Drone/UAS Law; Intellectual Property (Copyright and Trademark Law); International Intellectual Property Licensing; International Contracts; Complex International Commercial Litigation
Amelia Niemi is an attorney licensed in Illinois (United States of America) currently serving as a legal consultant at Anderson & Anderson LLP in Guangzhou, China. Her current responsibilities include multi-million-dollar international breach of contract cases, negotiating and drafting international licensing and manufacturing agreements, appellate litigation, and international intellectual property matters.
Ms. Niemi received her J.D. from DePaul University College of Law. At DePaul, she earned a certificate in Intellectual Property as it relates to Art and Museum Law and was a staff writer for the DePaul Journal of Art, Technology & Intellectual Property Law. Ms. Niemi also served as Secretary of the Student Bar Association and President of the Justinian Society and studied international trade law at Beijing School of Foreign Studies in China, and competition law at the University of New South Wales in Australia. Ms. Niemi earned B.A.s from The George Washington University in Washington, D.C. magna cum laude in Classical Humanities and Philosophy. While in college, Ms. Niemi interned for her U.S. Congressman, Rep. David Price (NC-4) and studied ancient history at College Year of Athens in Greece.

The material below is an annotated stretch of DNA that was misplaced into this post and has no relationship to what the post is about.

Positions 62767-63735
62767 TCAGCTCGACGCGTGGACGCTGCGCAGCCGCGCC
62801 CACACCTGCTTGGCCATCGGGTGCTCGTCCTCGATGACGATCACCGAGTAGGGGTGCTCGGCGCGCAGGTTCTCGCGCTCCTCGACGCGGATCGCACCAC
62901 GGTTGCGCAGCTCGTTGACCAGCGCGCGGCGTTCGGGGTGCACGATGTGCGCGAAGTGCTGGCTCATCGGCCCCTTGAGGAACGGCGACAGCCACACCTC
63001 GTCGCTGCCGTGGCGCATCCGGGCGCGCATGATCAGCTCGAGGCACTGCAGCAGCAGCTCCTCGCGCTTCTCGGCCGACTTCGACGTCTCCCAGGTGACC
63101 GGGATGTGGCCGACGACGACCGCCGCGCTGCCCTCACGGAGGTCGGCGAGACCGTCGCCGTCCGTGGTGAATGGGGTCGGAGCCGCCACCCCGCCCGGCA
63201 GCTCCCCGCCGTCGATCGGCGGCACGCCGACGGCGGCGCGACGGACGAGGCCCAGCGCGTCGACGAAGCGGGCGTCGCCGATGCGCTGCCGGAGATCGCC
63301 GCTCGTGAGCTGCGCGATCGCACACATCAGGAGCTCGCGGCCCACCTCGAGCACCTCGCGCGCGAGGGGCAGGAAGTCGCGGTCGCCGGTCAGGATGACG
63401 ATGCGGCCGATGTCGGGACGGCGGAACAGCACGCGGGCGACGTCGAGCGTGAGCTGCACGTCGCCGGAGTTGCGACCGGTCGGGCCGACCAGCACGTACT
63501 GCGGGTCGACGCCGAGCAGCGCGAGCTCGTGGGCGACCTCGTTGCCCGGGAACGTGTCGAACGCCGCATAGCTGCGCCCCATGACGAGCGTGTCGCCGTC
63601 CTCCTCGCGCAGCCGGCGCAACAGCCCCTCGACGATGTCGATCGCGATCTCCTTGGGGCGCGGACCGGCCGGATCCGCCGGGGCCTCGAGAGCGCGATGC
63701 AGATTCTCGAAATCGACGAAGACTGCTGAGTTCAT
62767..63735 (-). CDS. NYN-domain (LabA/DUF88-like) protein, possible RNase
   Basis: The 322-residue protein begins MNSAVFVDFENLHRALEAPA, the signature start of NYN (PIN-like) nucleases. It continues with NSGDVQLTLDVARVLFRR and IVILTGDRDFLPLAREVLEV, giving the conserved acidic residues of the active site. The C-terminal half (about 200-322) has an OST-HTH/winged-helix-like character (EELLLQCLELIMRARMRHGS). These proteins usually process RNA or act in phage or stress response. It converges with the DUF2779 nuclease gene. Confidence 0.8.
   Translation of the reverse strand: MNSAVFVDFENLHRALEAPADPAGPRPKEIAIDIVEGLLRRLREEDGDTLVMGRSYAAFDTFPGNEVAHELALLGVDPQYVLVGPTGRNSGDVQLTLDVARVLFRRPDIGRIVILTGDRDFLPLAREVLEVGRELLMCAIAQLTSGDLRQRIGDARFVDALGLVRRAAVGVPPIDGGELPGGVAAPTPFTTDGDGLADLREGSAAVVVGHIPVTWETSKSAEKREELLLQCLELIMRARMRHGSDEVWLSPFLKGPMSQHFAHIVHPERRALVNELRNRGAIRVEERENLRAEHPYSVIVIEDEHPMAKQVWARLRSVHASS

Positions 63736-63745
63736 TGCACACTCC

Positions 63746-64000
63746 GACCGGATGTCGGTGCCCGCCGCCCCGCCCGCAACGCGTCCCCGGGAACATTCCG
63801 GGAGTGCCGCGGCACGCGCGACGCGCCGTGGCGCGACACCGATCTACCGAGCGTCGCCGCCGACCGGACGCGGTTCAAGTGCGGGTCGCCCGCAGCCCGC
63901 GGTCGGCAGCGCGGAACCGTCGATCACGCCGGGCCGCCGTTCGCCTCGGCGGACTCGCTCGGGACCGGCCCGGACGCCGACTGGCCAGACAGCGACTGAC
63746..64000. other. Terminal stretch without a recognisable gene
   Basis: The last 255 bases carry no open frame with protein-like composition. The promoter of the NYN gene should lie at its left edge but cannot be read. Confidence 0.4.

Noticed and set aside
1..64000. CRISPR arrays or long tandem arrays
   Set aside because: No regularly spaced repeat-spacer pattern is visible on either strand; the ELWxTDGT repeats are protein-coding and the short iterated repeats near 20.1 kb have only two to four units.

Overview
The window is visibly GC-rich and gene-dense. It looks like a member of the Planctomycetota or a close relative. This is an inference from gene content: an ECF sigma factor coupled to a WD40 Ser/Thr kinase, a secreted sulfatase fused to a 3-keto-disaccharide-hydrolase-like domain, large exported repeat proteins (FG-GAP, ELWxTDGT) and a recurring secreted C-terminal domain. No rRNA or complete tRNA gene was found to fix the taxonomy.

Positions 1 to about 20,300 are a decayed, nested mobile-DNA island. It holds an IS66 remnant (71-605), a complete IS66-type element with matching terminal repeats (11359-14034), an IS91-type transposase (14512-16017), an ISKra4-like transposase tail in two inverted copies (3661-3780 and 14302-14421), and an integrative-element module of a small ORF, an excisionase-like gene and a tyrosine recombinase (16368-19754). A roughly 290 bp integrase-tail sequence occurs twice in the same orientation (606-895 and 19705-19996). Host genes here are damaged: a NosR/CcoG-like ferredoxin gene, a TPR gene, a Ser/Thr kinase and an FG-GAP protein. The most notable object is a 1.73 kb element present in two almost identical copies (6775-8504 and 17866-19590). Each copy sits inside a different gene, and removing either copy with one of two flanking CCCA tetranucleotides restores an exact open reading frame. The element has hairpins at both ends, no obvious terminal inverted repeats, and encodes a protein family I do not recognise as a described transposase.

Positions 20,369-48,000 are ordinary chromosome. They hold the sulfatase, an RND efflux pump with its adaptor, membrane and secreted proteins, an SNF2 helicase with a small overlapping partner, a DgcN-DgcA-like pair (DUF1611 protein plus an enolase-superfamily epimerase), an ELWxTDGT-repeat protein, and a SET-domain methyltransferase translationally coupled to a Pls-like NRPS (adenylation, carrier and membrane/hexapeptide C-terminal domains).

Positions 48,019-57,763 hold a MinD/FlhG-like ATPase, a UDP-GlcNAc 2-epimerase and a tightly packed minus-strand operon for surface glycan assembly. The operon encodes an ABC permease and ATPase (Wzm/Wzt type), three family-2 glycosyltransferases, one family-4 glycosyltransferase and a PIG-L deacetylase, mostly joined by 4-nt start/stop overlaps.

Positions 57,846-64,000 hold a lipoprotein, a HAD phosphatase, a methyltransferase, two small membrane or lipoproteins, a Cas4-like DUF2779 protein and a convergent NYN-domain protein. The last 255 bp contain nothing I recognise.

Before joining Anderson & Anderson LLP, Ms. Niemi worked on a variety of cases in Chicago, Illinois. Her most unique practice focused on the area of drone/UAS law, where she assisted nearly 100 organizations to request – and gain - permission to operate their drones commercially from the Federal Aviation Administration. Four of Ms. Niemi’s clients were among the first to gain permission to operate their drones at night. She also represented over 300 families and small businesses resolve disputes regarding federal copyright infringement through settlement negotiation. She has significant experience advising clients of intellectual property rights, specifically with regards to copyright and trademark matters.
State of Illinois (2012)
Northern District of Illinois Federal Court (2014)
DePaul Law Review, September 2015 “Section 333: What We’ve Learned and Where We Need to Go”